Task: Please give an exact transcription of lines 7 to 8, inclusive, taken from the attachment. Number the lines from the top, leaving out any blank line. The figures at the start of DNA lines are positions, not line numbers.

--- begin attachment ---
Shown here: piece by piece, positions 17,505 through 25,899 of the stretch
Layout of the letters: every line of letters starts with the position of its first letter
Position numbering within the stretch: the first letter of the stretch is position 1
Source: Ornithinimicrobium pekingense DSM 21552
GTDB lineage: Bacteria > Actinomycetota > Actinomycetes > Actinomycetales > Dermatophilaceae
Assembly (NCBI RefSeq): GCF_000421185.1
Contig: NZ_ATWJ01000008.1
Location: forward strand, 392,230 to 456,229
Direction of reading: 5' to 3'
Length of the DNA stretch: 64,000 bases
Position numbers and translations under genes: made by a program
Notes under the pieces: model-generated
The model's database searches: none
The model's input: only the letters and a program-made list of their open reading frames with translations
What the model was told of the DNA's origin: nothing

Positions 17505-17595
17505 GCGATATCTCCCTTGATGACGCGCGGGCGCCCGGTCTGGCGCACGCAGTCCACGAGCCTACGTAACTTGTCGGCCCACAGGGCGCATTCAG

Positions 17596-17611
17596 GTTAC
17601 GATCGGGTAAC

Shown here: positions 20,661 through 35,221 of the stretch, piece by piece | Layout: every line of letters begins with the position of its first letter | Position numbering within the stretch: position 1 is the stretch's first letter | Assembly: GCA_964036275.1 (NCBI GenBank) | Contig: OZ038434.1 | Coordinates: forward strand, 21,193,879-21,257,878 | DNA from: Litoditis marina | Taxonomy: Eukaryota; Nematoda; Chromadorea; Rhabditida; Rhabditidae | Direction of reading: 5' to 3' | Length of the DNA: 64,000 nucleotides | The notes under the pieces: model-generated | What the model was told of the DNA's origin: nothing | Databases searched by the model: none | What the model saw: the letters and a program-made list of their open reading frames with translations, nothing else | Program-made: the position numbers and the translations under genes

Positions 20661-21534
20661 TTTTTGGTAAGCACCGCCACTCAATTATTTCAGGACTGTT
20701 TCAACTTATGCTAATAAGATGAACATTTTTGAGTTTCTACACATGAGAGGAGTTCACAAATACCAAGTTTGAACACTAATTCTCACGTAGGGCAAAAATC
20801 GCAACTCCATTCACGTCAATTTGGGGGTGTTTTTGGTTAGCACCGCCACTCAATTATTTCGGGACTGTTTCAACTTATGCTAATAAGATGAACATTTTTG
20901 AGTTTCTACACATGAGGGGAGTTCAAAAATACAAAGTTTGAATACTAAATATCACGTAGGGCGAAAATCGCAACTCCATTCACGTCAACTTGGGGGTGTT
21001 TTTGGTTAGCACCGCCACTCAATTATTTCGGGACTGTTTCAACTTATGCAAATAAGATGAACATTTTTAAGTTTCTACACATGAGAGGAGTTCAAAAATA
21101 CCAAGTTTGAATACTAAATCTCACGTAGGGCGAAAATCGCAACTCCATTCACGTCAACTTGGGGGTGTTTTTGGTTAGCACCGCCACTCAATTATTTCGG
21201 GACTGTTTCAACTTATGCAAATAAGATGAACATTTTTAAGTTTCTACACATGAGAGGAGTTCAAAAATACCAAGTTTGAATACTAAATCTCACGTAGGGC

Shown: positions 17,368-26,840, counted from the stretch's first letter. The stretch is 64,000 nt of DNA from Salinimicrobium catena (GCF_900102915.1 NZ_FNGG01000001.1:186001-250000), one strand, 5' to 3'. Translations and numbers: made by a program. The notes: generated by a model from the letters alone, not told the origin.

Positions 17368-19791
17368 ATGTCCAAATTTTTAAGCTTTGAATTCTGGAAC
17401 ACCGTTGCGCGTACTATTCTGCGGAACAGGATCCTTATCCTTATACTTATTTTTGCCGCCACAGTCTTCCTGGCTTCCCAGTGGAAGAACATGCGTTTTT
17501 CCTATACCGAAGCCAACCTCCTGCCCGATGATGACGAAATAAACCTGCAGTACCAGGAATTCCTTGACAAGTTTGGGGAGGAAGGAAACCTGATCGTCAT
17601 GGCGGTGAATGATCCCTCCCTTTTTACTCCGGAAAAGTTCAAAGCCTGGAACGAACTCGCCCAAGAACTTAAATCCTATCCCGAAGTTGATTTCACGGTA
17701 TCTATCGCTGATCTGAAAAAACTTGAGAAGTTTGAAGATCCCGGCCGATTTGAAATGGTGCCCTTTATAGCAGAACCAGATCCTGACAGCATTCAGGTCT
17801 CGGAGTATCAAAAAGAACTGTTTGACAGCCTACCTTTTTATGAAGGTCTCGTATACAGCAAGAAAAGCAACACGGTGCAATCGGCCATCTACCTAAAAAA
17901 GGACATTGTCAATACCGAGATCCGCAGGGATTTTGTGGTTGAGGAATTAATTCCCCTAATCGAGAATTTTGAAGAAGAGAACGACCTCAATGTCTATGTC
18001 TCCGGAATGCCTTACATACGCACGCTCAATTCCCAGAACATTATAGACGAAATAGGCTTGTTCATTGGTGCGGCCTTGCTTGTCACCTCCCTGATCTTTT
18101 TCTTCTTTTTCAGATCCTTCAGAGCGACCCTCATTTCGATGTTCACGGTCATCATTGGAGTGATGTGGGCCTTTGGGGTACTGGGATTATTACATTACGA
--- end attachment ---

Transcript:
Contig: NZ_ATWJ01000008.1
Location: forward strand, 392,230 to 456,229